Consider this a repository for unfiltered source materials (not counting the headings) on the Affordable Care Act. i do not necessarily subscribe to everything in these articles, and sources, but wanted a place to gather people’s stories and reports on the Affordable Care Act. Also, if you have stumbled across this post and you have a story to tell. Feel free to share how the Affordable Care Act has affected you. I have some strong opinions on the matter, but I’d just assume let the stories and the stats speak for themselves.
*Admin Knew that Millions would lose their current plans.
*Website woes are tip of the iceberg
*Consumer Reports tips on how to Sign Up online
*President Acknowledges website not working, suggests phone and mail signups.
*52 Objections to Obamacare
*Elderly Patients losing specialty doctors, changing plans, or losing coverage.
*Obamacare subject to extensive fraud from false websites and popups.
*White House promises that households will save, on average, $2,600 a year in healthcare costs.
*”Only Upper Income will be taxed”–but that’s false and it wouldn’t be enough to pay for ACA anyway
*Summary of Problems with the Obamacare website: Healthcare.gov
*Most states opt out of Obamacare’s federal “state marketplace”
*Average healthcare costs for Families have already risen 29% and for Individuals 25%
*CareFirst Reports: 76,000 losing coverage to accomodate ACA
* Caterpillar, Delta, UPS, Sea World among 100 companies losing coverage or radically restructuring because of multi-million dollar tax hikes because of ACA; uninsured rising by hundreds of thousands.
*Dems Beginning to Support Mandate Delay
* Insurance Cancellations Sore Above ACA Enrollment
*About 1/2 million ACA applications started; Not necessarily completed
*Doctor Shortage Coming? Obamacare expected to increase patient demand of medical services
For some balance/contrast, see:
Apparently it is illegal to adhere to the normal and historic Christian faith in refusing to support Gay Marriage.
The Supreme Court of New Mexico ruled, on August 22, 2013, that Elane Photography illegally discriminated against a lesbian couple that sought their services for wedding photography. The couple promptly found a different photographer for the wedding. And the court ruling fined Elane Photography $7,000 for court costs. The ruling was based on New Mexico’s human rights code prohibiting discrimination on the basis of sexual orientation, race, religion, color, creed, ethnicity, ancestry, or gender. Elane photography made their case on the basis of the freedoms of religion and speech.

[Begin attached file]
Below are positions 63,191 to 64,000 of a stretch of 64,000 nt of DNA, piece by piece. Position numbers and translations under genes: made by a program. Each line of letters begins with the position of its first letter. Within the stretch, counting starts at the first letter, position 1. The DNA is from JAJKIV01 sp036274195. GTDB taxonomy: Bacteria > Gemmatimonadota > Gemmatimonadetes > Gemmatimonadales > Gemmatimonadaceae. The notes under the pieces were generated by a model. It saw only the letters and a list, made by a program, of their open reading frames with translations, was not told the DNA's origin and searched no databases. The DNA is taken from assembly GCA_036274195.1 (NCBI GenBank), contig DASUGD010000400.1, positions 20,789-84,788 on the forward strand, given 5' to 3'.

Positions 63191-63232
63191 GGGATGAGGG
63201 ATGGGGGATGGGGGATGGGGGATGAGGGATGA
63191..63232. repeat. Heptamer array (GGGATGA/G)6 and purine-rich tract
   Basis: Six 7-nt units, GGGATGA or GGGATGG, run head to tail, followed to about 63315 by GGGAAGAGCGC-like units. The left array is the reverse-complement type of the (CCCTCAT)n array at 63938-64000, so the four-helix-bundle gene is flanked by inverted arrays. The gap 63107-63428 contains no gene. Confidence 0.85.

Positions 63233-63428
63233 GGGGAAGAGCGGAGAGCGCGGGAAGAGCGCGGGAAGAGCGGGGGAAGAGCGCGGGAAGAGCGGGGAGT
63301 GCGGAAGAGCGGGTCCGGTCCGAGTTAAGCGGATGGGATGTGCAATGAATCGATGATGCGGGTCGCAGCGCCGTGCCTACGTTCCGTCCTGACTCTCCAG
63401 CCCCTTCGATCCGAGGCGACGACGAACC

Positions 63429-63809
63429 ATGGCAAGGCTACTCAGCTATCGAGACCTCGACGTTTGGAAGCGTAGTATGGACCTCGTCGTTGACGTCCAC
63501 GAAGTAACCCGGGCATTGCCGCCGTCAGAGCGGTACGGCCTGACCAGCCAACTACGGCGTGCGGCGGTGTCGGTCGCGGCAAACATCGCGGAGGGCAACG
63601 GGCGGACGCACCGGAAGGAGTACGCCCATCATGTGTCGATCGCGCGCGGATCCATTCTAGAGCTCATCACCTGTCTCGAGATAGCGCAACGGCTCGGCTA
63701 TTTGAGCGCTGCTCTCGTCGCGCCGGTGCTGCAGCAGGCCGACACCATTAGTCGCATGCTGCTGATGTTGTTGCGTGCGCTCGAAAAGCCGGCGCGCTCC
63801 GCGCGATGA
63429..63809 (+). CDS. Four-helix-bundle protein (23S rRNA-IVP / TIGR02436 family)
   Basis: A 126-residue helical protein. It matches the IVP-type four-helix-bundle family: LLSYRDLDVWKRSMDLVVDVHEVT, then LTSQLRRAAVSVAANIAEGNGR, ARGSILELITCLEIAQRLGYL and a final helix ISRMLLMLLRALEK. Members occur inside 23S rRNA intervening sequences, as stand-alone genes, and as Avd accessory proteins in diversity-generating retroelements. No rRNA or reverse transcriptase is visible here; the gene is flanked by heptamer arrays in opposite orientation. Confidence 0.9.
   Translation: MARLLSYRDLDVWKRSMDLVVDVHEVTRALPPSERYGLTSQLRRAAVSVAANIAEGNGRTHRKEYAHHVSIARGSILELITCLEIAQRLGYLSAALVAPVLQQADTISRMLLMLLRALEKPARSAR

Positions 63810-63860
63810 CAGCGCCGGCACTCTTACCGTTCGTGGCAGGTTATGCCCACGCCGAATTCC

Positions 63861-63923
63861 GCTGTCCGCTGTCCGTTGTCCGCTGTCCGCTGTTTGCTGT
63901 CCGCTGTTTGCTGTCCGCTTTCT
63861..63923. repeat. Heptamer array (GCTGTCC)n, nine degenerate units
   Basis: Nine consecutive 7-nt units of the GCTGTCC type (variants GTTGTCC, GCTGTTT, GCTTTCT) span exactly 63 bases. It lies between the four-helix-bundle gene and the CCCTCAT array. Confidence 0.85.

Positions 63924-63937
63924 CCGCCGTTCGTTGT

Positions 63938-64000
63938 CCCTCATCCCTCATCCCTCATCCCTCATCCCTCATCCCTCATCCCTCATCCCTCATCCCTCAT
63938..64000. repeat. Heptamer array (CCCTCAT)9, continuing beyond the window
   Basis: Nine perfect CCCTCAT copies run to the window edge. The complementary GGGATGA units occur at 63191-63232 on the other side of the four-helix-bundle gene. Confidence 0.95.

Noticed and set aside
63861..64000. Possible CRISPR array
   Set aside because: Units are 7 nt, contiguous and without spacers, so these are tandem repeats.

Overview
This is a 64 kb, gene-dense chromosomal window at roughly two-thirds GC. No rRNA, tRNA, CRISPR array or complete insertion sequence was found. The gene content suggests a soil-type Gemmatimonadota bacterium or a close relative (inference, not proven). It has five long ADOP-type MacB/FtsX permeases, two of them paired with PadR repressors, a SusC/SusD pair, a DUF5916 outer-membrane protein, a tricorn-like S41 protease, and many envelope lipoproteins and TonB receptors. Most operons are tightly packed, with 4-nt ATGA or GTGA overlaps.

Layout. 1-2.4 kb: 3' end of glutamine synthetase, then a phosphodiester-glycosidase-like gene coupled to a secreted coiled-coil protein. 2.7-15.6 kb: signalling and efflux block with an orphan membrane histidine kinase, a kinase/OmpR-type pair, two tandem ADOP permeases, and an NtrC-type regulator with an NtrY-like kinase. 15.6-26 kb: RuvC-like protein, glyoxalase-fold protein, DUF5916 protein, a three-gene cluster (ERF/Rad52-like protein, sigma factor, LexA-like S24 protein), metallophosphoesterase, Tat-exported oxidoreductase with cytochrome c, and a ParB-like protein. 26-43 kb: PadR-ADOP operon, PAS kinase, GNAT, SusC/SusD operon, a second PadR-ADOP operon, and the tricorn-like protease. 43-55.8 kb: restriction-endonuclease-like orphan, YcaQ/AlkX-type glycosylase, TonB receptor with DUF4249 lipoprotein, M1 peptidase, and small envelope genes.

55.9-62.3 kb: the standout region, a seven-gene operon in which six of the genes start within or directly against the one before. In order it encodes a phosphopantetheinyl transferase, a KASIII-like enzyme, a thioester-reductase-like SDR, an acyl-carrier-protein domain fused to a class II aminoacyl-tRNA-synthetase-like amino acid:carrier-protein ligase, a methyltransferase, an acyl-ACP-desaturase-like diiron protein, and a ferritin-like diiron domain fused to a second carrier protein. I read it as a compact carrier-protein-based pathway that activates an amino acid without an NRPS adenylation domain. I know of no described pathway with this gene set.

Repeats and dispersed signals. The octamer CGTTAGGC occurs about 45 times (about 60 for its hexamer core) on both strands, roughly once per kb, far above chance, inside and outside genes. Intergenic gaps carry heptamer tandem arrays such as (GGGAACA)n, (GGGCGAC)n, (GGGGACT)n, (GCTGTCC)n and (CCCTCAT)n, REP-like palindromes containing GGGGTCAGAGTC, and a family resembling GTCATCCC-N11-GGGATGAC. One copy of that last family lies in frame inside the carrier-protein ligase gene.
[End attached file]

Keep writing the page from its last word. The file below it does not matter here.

New Mexico’s court ruling seems flawed, and their ruling promises to stay unsettled and contentious for years to come.
First, this is not some lunch-counter case where a waiter declines patronage from blacks. A turkey sandwich is the same, regardless of the color of the costumer. When there is art involved, and photography is an art, even wedding photography, there is a lot of discernment involved so that the artist should have a wide-birth to select his or her settings so that the craft communicates his style, preferred impressions, and overall builds his or her portfolio. This is not free-license for just anything, but neither do we really want our courts dictating our arts very much if we can help it.
Second, this is a free-market. Businesses have to make business decisions. If a business is known to work with groups or individuals that the community does not like, for whatever reason, that business might lose contracts, jobs, and work orders. This is Machiavellian, I know. But on the softer end, without embracing full pragmatism, we still should be wise in our affiliations. I may know that an accused pedophile is probably innocent, but till his name is cleared, I might need to suspend any contracts with him till his name is cleared, or perhaps cut ties with him in case my “knowing” proves errant. One may even choose to avoid photographing weddings that seem doomed for divorce. I don’t know the statistics on this, nor the particular couple involved, a wedding photographer might now want his or her pictures to tied to epic fails.